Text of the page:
On 2/19/18, 8:38 AM, "License-discuss on behalf of Ben Hilburn"
on behalf of bhilb...@gmail.com<mailto:bhilb...@gmail.com>> wrote:
Not sure I'm following your argument, here? If a party has been contracted by
the government to write code, as part of contract negotiations the government
can require that the code be delivered as FOSS. Especially with the recent
changes in the NDAA, the government is clearly trying to push acquisition
officers to be more knowledgeable about these things.
My point was that there may be no contractor code at all and therefore there is
no code under any sort of FOSS license, just public domain. Depending on the
existence of contractor developed code under a FOSS license to make the entire
code base FOSS doesn’t work in this case.
The DDS policies posted online don't discuss patents much, aside from a bit in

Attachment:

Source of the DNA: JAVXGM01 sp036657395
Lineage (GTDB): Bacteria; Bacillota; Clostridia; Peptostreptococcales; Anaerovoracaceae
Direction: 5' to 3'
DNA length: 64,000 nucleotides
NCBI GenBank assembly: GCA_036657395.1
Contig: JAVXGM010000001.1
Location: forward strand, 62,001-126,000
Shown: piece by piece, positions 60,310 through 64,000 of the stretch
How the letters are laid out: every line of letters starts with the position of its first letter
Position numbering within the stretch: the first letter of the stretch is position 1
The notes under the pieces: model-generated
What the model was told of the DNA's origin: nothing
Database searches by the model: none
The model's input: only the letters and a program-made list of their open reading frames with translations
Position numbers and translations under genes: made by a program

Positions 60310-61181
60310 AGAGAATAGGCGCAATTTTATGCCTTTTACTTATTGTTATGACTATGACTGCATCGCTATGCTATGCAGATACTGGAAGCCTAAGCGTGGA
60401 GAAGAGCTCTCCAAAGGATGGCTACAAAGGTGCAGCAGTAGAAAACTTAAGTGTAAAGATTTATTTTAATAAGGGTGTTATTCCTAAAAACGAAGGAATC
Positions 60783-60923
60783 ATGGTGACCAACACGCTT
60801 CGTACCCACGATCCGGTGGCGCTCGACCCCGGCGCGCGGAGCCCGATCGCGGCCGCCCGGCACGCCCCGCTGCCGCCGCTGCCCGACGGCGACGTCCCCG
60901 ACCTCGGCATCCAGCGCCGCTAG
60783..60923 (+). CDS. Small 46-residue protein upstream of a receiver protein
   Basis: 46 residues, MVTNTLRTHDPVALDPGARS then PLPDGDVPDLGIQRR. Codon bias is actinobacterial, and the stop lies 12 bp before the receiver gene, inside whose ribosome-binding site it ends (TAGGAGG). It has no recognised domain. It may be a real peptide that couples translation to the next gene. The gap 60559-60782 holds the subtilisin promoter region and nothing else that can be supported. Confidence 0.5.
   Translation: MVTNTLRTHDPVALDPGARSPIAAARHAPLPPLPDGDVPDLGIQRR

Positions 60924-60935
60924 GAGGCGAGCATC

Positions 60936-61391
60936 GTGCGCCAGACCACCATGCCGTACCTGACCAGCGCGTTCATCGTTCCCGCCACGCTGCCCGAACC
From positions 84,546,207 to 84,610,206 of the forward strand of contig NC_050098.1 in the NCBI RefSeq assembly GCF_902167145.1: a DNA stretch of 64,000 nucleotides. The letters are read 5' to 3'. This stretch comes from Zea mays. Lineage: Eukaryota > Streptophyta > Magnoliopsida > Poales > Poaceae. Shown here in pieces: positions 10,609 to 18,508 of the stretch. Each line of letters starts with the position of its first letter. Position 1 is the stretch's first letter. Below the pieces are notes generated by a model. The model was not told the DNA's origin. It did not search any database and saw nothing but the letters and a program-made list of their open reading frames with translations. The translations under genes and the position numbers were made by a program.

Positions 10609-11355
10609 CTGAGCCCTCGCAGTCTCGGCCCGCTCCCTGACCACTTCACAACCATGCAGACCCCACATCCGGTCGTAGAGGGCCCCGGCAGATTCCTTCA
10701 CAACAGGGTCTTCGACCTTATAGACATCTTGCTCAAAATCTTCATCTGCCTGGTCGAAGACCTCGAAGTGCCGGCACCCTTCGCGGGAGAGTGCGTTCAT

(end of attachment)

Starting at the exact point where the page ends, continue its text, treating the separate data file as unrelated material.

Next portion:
the license selection portion, "Our suggestions for permissive licenses are
MIT, ISC, or BSD-3 unless patents are potentially involved in which case we
suggest Apache 2.0 although the others work too." I have no idea how
intra-government but inter-org patent licensing works, though, so I don't have
anything to add to this piece of the discussion. It's worth noting, though,
that the broader open-source community has long dealt with the same question,
"what if someone unknowingly implements a patent and publishes it under the
Apache license," problem that you raise here; I don't think it's unique.
The use of Apache 2.0 is problematic because it IS a fairly unique problem.
The issue is the USG as a single entity implies that a patent grant under
Apache 2.0 provided by the ARL gives that patent away even if it was not
created by the ARL but some other part of the federal government.
Your scenario is different where the developers implements a patent someone
else owns. They don’t own the patent so the patent grant under Apache is
The only place that the broader open-source community has dealt with this issue
is in the educational world which is why we have ECL v2. Which is Apache with
a patent grant only for those patents owned by the authors of the code.
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